Advertisement

Review of Consultation Psychiatry and Psychosomatic Medicine

III. Theoretical Issues
  • Z. J. Lipowski

Abstract

In the first two parts of this review75,76 an attempt was made to define the scope and functions of psychiatric consultative activity in the nonpsychiatric divisions of general hospitals. Part I dealt primarily with the various aspects of psychiatric consultations in this type of setting. Part II included a critical survey of the studies of psychiatric morbidity among medical and surgical patients as well as an overview of psychological problems encountered by -the consultants. One of the main purposes of Parts I and II was to emphasize (1) the wealth and diversity of the clinical material accessible to psychiatric study and (2) the expanding scope of the consultants’ work. Both of these factors have an important bearing on the development of psychosomatic medicine. The latter has now entered a new phase, characterized both by increased clinical application of its principles as well as by a siginificant broadening of its theoretical perspectives. The preceding phase was marked by the predominant interest in the groups of so-called psychosomatic disorders; a great deal of research, theorizing, and therapeutic endeavor was devoted to them. There have been gains in factual knowledge and a considerable yield of explanatory hypotheses which; however, largely failed to achieve satisfactory validation. The efficacy of psychotherapeutic intervention based on the theoretical assumptions about the role of psychological etiological factors has been unimpressive.19 The overall result has been a spreading sense of disenchantment with the whole concept of psychosomatic medicine. But is it really thewhole concept that has reached an impasse or just one particular methodological approach? This writer believes that it is the latter, and will try to support his view in this section of the review.

Keywords

Ulcerative Colitis Body Image Anorexia Nervosa Psychological Stress Theoretical Concept 
These keywords were added by machine and not by the authors. This process is experimental and the keywords may be updated as the learning algorithm improves.

Preview

Unable to display preview. Download preview PDF.

Unable to display preview. Download preview PDF.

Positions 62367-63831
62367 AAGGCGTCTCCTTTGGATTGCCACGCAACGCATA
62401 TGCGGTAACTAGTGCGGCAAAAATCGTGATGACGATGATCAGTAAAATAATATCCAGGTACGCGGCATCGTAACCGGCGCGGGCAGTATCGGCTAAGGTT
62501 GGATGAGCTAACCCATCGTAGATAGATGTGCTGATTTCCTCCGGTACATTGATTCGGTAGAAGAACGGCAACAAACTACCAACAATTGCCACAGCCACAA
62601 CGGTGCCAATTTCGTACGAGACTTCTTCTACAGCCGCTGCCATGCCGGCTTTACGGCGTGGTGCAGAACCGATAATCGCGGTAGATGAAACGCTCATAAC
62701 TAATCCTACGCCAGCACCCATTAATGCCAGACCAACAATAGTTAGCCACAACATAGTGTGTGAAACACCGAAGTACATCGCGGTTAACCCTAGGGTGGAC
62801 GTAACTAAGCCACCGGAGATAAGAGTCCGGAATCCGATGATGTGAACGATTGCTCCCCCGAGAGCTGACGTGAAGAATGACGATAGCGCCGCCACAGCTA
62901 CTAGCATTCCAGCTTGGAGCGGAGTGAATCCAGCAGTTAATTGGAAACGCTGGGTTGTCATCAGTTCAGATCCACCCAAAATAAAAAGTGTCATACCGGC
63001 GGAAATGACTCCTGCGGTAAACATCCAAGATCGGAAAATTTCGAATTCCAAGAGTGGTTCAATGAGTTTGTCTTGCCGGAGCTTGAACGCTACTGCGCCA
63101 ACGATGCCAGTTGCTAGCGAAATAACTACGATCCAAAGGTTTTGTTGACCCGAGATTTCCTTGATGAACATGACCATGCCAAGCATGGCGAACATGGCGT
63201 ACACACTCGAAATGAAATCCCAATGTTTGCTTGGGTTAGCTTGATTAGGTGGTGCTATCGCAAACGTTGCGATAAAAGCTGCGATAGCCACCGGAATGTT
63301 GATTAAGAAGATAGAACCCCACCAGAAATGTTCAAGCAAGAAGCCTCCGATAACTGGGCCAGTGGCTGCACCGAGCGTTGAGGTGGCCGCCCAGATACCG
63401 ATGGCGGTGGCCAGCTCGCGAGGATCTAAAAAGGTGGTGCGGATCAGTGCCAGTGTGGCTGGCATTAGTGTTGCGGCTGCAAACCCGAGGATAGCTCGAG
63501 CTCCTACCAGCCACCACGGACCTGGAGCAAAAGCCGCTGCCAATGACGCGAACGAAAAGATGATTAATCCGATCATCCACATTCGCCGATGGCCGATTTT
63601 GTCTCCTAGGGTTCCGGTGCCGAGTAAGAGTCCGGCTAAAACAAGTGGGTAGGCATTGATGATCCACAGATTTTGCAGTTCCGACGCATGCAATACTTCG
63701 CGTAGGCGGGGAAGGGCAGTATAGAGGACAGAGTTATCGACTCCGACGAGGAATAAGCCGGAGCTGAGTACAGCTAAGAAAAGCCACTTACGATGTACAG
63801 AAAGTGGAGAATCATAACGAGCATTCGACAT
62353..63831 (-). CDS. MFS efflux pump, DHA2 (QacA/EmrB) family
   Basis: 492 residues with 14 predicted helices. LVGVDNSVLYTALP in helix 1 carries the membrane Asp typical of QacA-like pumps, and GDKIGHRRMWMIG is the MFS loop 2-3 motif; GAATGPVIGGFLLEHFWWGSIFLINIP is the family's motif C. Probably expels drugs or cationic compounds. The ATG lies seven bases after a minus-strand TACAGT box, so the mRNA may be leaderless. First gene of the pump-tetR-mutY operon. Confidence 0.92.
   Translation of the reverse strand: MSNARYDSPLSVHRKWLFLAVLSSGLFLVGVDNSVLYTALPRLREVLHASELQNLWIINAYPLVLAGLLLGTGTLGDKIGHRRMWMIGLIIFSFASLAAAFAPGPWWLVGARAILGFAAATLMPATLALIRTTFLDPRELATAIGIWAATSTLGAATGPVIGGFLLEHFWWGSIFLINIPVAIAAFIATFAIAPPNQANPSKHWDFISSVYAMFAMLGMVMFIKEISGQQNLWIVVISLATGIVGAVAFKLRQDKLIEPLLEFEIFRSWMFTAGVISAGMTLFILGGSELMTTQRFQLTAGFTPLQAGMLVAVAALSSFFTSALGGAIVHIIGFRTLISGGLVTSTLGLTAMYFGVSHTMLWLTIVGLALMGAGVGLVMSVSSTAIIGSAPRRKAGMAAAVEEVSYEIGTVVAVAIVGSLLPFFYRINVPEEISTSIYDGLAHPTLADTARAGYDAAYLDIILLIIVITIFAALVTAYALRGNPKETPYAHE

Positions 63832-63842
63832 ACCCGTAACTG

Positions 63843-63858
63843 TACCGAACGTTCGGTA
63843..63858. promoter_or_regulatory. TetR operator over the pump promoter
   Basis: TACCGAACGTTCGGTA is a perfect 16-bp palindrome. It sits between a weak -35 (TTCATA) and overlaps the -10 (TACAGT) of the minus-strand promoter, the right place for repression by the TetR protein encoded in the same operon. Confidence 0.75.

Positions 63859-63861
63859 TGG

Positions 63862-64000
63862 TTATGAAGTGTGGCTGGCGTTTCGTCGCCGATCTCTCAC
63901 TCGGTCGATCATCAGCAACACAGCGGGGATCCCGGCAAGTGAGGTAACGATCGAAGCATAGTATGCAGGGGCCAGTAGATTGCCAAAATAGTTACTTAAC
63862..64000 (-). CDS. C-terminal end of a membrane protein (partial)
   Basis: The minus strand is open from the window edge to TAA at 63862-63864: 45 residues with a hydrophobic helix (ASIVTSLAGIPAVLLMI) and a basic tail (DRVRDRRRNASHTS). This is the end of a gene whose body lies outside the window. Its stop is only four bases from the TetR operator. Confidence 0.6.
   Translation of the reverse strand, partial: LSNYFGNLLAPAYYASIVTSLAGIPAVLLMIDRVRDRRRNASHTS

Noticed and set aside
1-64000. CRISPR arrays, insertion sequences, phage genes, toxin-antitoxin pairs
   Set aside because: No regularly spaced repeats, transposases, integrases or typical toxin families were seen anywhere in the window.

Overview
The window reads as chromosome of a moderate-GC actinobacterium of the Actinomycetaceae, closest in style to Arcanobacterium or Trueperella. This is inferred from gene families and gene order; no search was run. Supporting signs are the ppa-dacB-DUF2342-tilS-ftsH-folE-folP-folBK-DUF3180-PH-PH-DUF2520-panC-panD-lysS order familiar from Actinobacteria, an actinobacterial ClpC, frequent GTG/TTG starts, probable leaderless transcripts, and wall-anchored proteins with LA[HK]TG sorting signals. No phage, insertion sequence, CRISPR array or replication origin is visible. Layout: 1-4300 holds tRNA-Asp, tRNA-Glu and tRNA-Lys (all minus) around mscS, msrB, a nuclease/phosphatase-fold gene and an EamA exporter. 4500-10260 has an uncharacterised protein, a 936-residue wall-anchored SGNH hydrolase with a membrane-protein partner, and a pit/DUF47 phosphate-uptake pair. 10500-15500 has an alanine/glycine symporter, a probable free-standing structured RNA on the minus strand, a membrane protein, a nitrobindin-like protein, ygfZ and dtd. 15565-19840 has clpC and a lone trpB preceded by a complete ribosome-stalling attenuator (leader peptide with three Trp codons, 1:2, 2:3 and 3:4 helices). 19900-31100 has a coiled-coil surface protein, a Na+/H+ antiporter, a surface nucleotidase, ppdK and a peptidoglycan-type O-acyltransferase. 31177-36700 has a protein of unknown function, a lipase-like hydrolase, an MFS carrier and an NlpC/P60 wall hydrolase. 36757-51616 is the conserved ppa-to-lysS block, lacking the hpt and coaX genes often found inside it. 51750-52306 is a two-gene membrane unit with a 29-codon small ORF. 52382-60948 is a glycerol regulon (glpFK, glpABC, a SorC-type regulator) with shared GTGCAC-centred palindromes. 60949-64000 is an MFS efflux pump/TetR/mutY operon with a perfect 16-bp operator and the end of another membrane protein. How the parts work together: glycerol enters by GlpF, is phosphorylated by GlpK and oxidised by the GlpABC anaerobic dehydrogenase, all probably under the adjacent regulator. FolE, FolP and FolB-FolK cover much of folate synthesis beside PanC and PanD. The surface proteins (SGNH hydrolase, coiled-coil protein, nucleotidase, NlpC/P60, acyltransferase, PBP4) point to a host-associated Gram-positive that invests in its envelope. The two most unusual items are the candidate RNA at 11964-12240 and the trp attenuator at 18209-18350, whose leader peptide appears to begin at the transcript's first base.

References

  1. 1.
    Alexander F:Psychosomatic Medicine. New York, Norton, 1950.Google Scholar
  2. 2.
    Alexander F: The development of psychosomatic medicine.Psychosomatic Med24: 13, 1962.Google Scholar
  3. 3.
    Alexander FG, Selesnick, ST:The History of Psychiatry. New York, Harper, 1966, p 389.Google Scholar
  4. 4.
    Ax AF: Goals and methods of psychophysiology.Psychophysiology1: 8, 1964.PubMedCrossRefGoogle Scholar
  5. 5.
    Bain ST, Spaulding WB: The importance of coding presenting symptoms.Canad Med Assoc J97: 953, 1967.PubMedGoogle Scholar
  6. 6.
    Balint M:The Doctor, His Patient and the Illness. London, Pitman, 1957.Google Scholar
  7. 7.
    Balint M, Balint E:Psychotherapeutic Techniques in Medicine. London, Tavistock, 1961.Google Scholar
  8. 8.
    Bandler B: Some conceptual tendencies in the psychosomatic movement.Am J Psychiatry115: 36, 1958.PubMedGoogle Scholar
  9. 9.
    Berblinger KW: The functional symptom in psychiatric perspective.Psychosomatics7: 205, 1966.PubMedGoogle Scholar
  10. 10.
    Birren JE (ed):Handbook of Aging and the Individual, Chicago, University of Chicago Press, 1959.Google Scholar
  11. 11.
    Brady JV: Psychophysiology of emotional behavior in Experimental Foundations of Clinical Psychology, Bachrach AJ (ed). New York, Basic, 1962.Google Scholar
  12. 12.
    Brecht, B: The life of Galileo, in Plays, vol 1. London, Methuen, 1960.Google Scholar
  13. 13.
    Brodbeck M: Models, meaning and theories, in Gross L (ed).Symposium on Sociological Theory, New York, Harper, 1959.Google Scholar
  14. 14.
    Brown F: A clinical psychologist’s perspective on research in psychosomatic medicine.Psychosom Med20: 174, 1958.PubMedGoogle Scholar
  15. 15.
    Bruch H: Anorexia nervosa and its differential diagnosis.J Nerv Ment Dis141: 555, 1966.Google Scholar
  16. 16.
    Bruch H:The Importance of Overweight. New York, Norton, 1957.Google Scholar